The concerns of parents raising multilingual infants and toddlers in Quebec

  • Erin Quirk (Speaker)
  • Melanie Brouillard (Speaker)
  • Alexa Ahooja (Speaker)
  • Susan Ballinger (Speaker)
  • Linda Polka (Speaker)
  • Krista Byers-Heinlein (Speaker)
  • Kircher, R. (Speaker)

Activiteit: Toespraak of presentatieAcademisch


Poster presentation: Parents raising infants and toddlers with multiple languages in the home frequently express concerns for their children’s language development (e.g., Piller & Gerber, 2018). Understanding these concerns is important as they may influence parents’ language choices with their children (Braun & Cline, 2010), which – in turn – may influence children’s language outcomes (De Houwer, 2007). Yet, research on the topic is limited and largely focused on one type of context: predominantly monolingual societies (e.g., King & Fogle, 2006). The current study addresses this gap with the first large-scale quantitative analysis of parents’ concerns regarding their children’s multilingual development in a society where multilingualism is the norm, namely the Canadian province of Quebec. In an online questionnaire, 821 Quebec-based parents of infants and toddlers (aged 0-4 years) responded to 9 Likert-scale items (1=don’t agree at all, 5=agree completely) designed to assess parental concerns regarding their children’s multilingual development. Responses were analyzed to investigate 1) the nature of parents’ concerns, i.e., if concerns patterned onto different factors; 2) the strength of these concerns; and 3) whether concern strength varied depending on parent and child characteristics. We hypothesized a) that parent concerns comprise two factors: language environment concerns and language outcomes concerns; b) that language environment concerns are stronger than language outcomes concerns; and c) that certain child and parent characteristics are associated with stronger concerns (Figure 1). Exploratory factor analysis with maximum likelihood factoring revealed that parents’ concerns did indeed pattern onto two factors – but these were different from those we hypothesized (Table 1). Items that patterned onto Factor 1 centered on children’s cognitive difficulties that could result from multilingual exposure, such as confusion and delays, while items loading onto Factor 2 centered on macro-level concerns related to children’s language exposure and outcomes, such as parents’ ability to support children as well as children’s attainment of fluency. Child-centered cognitive concerns (Factor 1) were significantly lower (M=1.7, SD=0.9) than macro-level exposure-outcomes concerns (Factor 2), which were moderate in strength (M=2.3, SD=1.1). The transmission of a heritage language (HL), i.e. a language other than French or English, the societal languages in Quebec, and acquisition of three or more languages were associated with higher levels of concern for both Factor 1 (HL acquisition: r=.13 p<.001; trilingualism: r=.14, p<.001) and Factor 2 (HL acquisition: r=.14, p<.001; trilingualism: r=.11, p<.01). Parents who held less positive attitudes towards the cognitive advantages that multilingualism confer reported higher levels of concern (r=0.14, p<.001). We discuss our findings in terms of their potential for improving support for parents of multilingual infants and toddlers in Quebec as well as their generalizability to other multilingual societies and to predominantly monolingual societies. Lastly, we suggest directions for future research, including an analysis of qualitative data obtained by means of an open-ended item in this questionnaire, which could add further nuance to our knowledge regarding parents’ concerns for their children’s multilingual development.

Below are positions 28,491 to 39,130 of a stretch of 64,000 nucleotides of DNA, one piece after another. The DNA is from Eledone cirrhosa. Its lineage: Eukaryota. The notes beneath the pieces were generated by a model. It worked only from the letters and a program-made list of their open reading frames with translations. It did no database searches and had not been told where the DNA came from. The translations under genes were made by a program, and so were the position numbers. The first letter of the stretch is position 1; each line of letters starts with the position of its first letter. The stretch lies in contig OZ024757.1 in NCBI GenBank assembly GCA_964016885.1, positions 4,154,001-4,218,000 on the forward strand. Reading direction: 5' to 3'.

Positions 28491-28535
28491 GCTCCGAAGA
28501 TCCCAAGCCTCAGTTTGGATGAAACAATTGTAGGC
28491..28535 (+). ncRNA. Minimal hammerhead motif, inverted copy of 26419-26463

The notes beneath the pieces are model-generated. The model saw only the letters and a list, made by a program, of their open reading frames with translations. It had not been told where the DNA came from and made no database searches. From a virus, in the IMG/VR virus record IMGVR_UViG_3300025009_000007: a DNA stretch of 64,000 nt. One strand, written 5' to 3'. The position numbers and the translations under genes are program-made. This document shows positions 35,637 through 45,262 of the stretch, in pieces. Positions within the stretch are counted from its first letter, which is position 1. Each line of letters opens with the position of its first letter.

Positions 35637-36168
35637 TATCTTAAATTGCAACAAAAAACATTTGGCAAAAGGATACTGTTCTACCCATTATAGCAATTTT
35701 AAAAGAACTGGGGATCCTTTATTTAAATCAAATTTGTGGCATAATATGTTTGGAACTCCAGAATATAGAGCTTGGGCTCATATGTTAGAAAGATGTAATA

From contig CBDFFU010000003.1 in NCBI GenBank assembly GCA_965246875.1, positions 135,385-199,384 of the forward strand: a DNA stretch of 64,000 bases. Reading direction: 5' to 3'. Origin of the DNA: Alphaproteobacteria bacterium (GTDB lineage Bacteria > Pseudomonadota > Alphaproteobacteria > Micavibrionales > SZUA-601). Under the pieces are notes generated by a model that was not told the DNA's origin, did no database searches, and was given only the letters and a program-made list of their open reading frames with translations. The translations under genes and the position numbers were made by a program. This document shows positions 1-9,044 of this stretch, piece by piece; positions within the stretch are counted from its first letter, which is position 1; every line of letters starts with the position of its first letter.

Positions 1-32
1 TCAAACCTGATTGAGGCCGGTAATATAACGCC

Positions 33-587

Periode07 jul. 202210 jul. 2022
Mate van erkenningInternationaal